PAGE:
Say you’ve just heard someone outside your office use the “R” word — reverse engineer. Then in they come with a handful of photos and your assignment: Come up with a model of a product that happens to have been out of production for more than 75 years. (Don’t laugh, it happens.) To make matters worse, all you have are the photos — the only remaining sample is locked away in a dark corner of an obscure museum in Europe.
|Figure 1: Import overlapping bitmap images into PhotoModeler 6 that show the object from as many sides as possible, and you can reverse engineer anything. |
Do you wish you had hidden under your desk or do you accept the challenge willingly?
A quick review of the dozen photos shows all different angles, illustrating each feature on the device in at least three pictures. If you’ve got a scanner and PhotoModeler 6 from Eos Systems Inc., based in Vancouver, BC, you’re in business. No challenge at all — you simply fire it up, sip your coffee and, before you know it, you have a model.
How’s It Do That?
PhotoModeler 6 is all about photogrammetry — the science of pulling accurate measurements from photographs. All you need to do is make sure that the features you want to show are seen in more than one image. Which views you use is less important than making sure you show everything you need to build. If the images are digital to begin with, skip scanning and simply import them into the program. At that point, you mark key features in the images that are visible in other images so PhotoModeler 6 understands they refer to the same feature in each view.
The program uses a “bundle adjustment” algorithm that records all these points and interprets them in 3D space. This lets it compute where the camera must have been when the pictures were shot (see Figure 1).
PhotoModeler 6 can actually end up being more accurate than the photograph if set up correctly. If enough geometry is identified, results improve. Resolution — the number of points you specify — is the key (see Figure 2).
And if you want to reverse engineer an object in your possession, you can get amazing results by adding targets to the object. These are targets (usually small high-contrast circles) that you apply to your model before you take the photos. The program knows their size so it has a scale reference. Even if you don’t use the targets, PhotoModeler 6 will still produce a model, but the overall size will be up in the air until you specify how big things are. All you need do is establish the distance between two specific points.
Figure 2: You point out to PhotoModeler 6 various points that appear in multiple photos (the more the better) and it will interpret the object accurately in 3D space, regardless of size.
Figure 3: PhotoModeler 6 can build models using various shapes.
PhotoModeler 6 will build your model using forms it’s familiar with (see Figure 3) and give you actual NURBS surfaces that you can export to other programs using standard translators such as DXF, 3D Studio 3ds files, VRML, IGES, even STL (to name a few). Of course, you can always tweak the model at any time to fix something that might be slightly off.
|Figure 4: You don’t always have to model everything. PhotoModeler 6 can wrap photographic images on the model’s surfaces and make it look like the real deal.Google Earth uses it. |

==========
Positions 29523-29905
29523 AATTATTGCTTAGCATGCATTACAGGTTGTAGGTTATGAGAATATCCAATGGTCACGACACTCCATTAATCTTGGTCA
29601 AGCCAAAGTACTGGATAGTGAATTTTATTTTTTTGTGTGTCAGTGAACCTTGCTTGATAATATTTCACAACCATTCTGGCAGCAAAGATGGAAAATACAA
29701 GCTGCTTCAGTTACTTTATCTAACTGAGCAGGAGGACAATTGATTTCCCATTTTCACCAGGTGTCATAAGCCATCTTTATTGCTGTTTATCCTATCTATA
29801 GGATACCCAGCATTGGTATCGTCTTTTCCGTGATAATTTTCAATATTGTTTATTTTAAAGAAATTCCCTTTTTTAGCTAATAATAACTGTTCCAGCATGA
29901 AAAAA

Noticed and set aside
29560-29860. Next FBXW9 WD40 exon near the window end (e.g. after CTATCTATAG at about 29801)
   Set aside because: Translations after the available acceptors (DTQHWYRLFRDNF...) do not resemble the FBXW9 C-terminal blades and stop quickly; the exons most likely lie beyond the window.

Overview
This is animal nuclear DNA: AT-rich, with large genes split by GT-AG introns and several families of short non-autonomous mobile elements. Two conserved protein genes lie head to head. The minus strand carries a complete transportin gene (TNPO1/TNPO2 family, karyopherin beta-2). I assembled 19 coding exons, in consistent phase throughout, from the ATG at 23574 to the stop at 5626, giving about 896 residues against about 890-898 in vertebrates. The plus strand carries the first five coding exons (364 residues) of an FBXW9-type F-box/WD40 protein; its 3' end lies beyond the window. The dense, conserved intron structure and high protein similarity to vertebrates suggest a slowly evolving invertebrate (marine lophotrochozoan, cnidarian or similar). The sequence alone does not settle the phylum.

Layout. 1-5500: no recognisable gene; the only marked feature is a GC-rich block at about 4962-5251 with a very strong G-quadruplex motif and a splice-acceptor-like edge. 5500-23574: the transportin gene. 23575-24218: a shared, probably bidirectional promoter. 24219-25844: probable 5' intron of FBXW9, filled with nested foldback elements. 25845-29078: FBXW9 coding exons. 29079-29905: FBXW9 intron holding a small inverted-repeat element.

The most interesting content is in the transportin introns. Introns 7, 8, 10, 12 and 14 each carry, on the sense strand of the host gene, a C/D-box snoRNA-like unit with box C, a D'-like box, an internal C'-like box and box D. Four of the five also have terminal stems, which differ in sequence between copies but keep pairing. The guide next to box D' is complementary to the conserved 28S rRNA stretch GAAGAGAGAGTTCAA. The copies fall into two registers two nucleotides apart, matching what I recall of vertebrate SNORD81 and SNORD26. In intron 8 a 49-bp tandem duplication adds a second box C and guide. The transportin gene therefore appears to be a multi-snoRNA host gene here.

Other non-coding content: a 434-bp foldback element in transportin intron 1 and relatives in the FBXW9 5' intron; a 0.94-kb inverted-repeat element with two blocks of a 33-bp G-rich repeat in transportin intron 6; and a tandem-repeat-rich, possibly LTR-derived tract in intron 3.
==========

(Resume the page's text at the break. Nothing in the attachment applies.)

As I worked with PhotoModeler 6 I tried to think of how it could be used. It’s not hard to imagine. Archaeologists would be a natural fit for this technology. They could document an entire dig. They find an historic artifact, photograph it, process it with PhotoModeler 6, and anyone interested gets the chance to see it. You can model the overall geometry and then wrap a photographic image onto it. When you’re done you’ve got a virtual artifact anyone can look at on the Internet at their leisure. Engineers can model things to design for and around. Plant designers or architects can model entire building sites (see Figure 4) with uncanny results.
PhotoModeler 6 can even remove perspective distortion and correct for physical anomalies in the camera’s lens. (In fact, you can calibrate for your specific camera in about an hour.) Police crime-scene investigaton teams can use PhotoModeler 6 to reconstruct a crime scene assisting defense lawyers and prosecutors to win their cases using such comprehensive reconstructions. I have it on the hush-hush that the government might be able to use it to analyze enemy technology. Or maybe even explore some pretty “far out” stuff at a certain numbered area out there in the Nevada desert.
An Exciting Technology
In all sincerity, I know that some folks are saying, “I can do the same thing with a pair of calipers or even a ruler.” But think about it for a minute. This is a noncontact method of achieving high-quality models that can be as automatic as you are comfortable with, and it’s only $995 (the upgrade for version 5 costs $395).
Returning to our original premise of the museum piece, what if you need additional measurements? You might not have access to the piece anymore. But photos? You’ve got all you need. This is exciting technology that can make what you do all the easier to accomplish. Check it out.
Eos Systems Inc.
Mike Hudspeth is a senior designer for a global medical company and has been using a wide range of CAD products for more than 20 years. He, his wife, two daughters, and their cats live outside of St. Louis, MO. Send him an e-mail about this article to DE-Editors@deskeng.com.